Welcome to Just Old Flies

Welcome to 'just old flies,' a section of methods and flies that used-to-be. These flies were tied with the only materials available. Long before the advent of 'modern' tying materials, they were created and improved upon at a far slower pace than today's modern counterparts; limited by materials available and the tiers imagination.

Once long gone, there existed a 'fraternity' of anglers who felt an obligation to use only the 'standard' patterns of the day. We hope to bring a bit of nostalgia to these pages and to you. And sometimes what you find here will not always be about fishing. Perhaps you will enjoy them. Perhaps you will fish the flies. Perhaps?


By Larry Bordas, Pennsylvania

I had only been fly fishing a few years and was doing my best to learn all the different flies when I found myself at the Williamsport Trout Kick Off watching Don Bastian tying some of the old classic wet flies. I already had some experience with your basic nymphs, streamers and dry flies, but this was the first I had seen the old wet flies. After watching Don apply a whip finish and pulled his hands away from a completed fly, I was hooked. Since then, wet flies have had a prominent place in my fly box, and if I'm not trying to match the hatch you can be sure I'm swinging these winged beauties. The addition of the classic wet flies to my fly box arsenal has made my fishing more successful and if possible more enjoyable. I believe fishing wet flies, especially the classics will also add to your fly fishing experience. With hundreds of wet flies available, I am always searching for and fishing with a few new ones, but like most fishermen I have some favorites that I would put on a short list. One of the flies on my short list would be the Alder.

The Alder is a very old fly that has been tied in England for hundreds of years. Writing in his book History of Fly Fishing For Trout author Major Hills suggest the Alder may go back to the year 1496 and was included in one of the earliest fly fishing books Fysshe and Fysshynge by Dame Juliana Berners. Most of the Alder patterns we see today are reflective of those early English flies, and according to Preston Jennings, the lack of success with copies of the English flies might be explained because the English insect has a slight different color then the American alder. Jennings takes it one step farther and even separates the American Alder found in the East from the Western version and offers flies to match. Other authors and tiers have noticed this difference and have made small adjustments to copy the insect found on this side of the Pond. In his book Flies J. Edson Leonard list eight different versions of the alder.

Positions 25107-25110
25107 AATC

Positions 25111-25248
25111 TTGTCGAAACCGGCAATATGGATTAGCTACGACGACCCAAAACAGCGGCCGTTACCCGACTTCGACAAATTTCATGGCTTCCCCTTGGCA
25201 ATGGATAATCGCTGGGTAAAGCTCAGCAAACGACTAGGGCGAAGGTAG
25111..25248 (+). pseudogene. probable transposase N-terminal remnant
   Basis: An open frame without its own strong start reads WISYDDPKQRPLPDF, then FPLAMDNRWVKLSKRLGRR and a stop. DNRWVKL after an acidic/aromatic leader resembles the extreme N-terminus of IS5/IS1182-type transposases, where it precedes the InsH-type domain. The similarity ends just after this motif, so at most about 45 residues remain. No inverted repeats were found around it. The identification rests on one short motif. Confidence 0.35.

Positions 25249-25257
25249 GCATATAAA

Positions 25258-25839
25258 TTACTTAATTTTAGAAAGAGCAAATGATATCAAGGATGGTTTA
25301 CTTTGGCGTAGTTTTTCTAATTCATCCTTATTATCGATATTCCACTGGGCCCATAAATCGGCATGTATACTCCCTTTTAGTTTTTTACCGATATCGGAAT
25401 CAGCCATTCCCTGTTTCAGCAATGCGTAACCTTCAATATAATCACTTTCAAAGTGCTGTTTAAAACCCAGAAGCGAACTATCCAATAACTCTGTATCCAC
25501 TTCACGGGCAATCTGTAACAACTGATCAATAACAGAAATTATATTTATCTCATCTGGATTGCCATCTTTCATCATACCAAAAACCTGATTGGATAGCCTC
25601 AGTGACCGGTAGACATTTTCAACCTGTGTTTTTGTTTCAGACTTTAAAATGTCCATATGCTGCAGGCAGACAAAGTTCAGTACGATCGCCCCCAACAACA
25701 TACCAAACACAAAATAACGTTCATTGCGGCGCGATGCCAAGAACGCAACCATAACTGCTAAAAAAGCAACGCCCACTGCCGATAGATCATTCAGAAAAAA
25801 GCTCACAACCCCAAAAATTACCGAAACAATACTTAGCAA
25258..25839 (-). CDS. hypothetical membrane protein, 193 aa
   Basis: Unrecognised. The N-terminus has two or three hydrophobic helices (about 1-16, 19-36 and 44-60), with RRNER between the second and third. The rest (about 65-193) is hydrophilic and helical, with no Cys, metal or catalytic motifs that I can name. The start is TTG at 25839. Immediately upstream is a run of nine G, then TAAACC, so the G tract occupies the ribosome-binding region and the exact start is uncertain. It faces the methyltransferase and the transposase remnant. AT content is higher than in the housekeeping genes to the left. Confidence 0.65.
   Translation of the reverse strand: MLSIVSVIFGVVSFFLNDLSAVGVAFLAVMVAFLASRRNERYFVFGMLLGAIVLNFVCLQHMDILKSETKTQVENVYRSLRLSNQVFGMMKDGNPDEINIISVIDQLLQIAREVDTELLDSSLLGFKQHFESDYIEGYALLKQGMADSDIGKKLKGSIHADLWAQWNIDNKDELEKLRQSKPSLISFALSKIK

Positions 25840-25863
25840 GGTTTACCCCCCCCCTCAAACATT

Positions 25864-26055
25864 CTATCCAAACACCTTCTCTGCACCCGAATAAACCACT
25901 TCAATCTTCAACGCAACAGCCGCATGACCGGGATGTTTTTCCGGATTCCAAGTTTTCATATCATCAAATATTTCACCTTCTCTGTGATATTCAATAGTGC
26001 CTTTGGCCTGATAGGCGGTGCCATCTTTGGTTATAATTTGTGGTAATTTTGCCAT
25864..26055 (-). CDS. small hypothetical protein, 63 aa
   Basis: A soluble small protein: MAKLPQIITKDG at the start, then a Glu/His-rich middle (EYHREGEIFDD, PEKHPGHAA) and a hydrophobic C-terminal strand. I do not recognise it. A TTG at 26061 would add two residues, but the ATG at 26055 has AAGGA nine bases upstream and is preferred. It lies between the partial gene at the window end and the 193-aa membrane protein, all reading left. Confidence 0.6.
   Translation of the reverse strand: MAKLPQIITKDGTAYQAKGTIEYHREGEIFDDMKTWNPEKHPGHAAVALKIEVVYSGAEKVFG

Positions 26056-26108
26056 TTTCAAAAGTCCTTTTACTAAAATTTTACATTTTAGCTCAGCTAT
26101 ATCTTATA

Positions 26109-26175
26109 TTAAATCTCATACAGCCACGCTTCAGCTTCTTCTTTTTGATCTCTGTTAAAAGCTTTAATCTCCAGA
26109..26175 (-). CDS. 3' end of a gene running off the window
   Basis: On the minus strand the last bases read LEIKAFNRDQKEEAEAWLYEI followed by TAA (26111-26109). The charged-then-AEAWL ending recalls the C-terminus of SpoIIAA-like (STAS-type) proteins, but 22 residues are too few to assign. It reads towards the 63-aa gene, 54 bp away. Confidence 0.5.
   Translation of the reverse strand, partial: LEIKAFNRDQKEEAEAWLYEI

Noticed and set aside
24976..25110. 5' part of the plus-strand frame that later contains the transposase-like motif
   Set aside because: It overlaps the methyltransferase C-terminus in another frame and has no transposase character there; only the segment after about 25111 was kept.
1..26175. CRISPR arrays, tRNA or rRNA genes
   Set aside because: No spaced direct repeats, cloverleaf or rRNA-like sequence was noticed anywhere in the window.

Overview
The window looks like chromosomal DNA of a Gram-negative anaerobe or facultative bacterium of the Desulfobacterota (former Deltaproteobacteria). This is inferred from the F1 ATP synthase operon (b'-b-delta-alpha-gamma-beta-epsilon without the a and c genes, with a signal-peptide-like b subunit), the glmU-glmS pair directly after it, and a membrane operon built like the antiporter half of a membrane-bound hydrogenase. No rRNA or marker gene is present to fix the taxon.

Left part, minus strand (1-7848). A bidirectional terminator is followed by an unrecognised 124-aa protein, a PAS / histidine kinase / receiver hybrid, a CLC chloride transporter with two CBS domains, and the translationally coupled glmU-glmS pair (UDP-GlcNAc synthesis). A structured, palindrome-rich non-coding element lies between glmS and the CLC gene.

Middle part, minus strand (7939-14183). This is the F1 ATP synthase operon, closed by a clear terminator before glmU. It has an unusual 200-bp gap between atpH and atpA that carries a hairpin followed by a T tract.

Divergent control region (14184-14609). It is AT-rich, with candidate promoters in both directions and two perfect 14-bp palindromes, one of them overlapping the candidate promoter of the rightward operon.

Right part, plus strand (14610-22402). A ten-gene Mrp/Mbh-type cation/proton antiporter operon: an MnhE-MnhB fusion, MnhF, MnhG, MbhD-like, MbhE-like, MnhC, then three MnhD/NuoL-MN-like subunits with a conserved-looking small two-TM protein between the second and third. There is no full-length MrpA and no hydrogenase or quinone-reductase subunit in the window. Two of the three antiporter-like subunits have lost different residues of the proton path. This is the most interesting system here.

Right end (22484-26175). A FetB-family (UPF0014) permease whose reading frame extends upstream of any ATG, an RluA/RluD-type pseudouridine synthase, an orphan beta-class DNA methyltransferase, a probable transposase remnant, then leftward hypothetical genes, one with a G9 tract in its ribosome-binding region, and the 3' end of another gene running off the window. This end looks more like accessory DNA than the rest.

I have had good success with the two versions I have tied here. The first version is what I use for a dark fly early in the year. Later in the season the trout seem to prefer a lighter fly which is when I use this Alder-Gray No 2 version from Leonard's Flies. I have had considerable more success with this gray pattern since using mottled turkey for the wing in place of a solid gray wing and I like to use yellow or chartreuse floss in place of the gold tag. I have been using this lighter version quite a bit the last few years and if fact the Alder tied on a heavy size 10 hook has been my most productive fly for King salmon on New York's Salmon River.

Alder Variation

The Alder spends most of it's life buried underground and has a very short winged stage which is why fishermen are not as familiar it as they are with the caddis or mayflies. The Alder has never been a very successful dry fly, but in England and to a few of us Americans, the Alder has a undisputed reputation for catching fish and I believe this simple fly is worth giving it a try.


    Tip: Gold tinsel (variations are done with red or chartreuse wool or floss)

    Tail: Typically none, brown turkey on some

    Body: Peacock herl

    Hackle: Black

    Wing: Brown turkey

    Head: Black

Credits: History of Fly Fishing For Trout by Major Hills; Flies by J. Edson Leonard; The Book of Trout Flies by Preston J. Jennings ~ LB

About Larry:

Larry My mother always said that I got my love of the outdoors from my grandfather and it was this love of the outdoor life and to be near the great hunting and fishing that led me to relocate to Lycoming County of northern Pennsylvania. While I have been a fisherman since I was six, I have only been fly fishing and tying for the past 15 years and consider myself at best only an average fly tier and fisherman. I started teaching myself fly fishing and to tie flies by reading books and talking to other fly fishermen and as I learned about the nuts and bolts of fly fishing, such as casting, drag and matching the hatch, I slowly developed an appreciation of the history and great tradition of the sport. While learning about the history and tying these old wet flies has given me hours of enjoyment, my real enjoyment and memories comes from fishing with and sharing with others information about these historic flies. ~ LB

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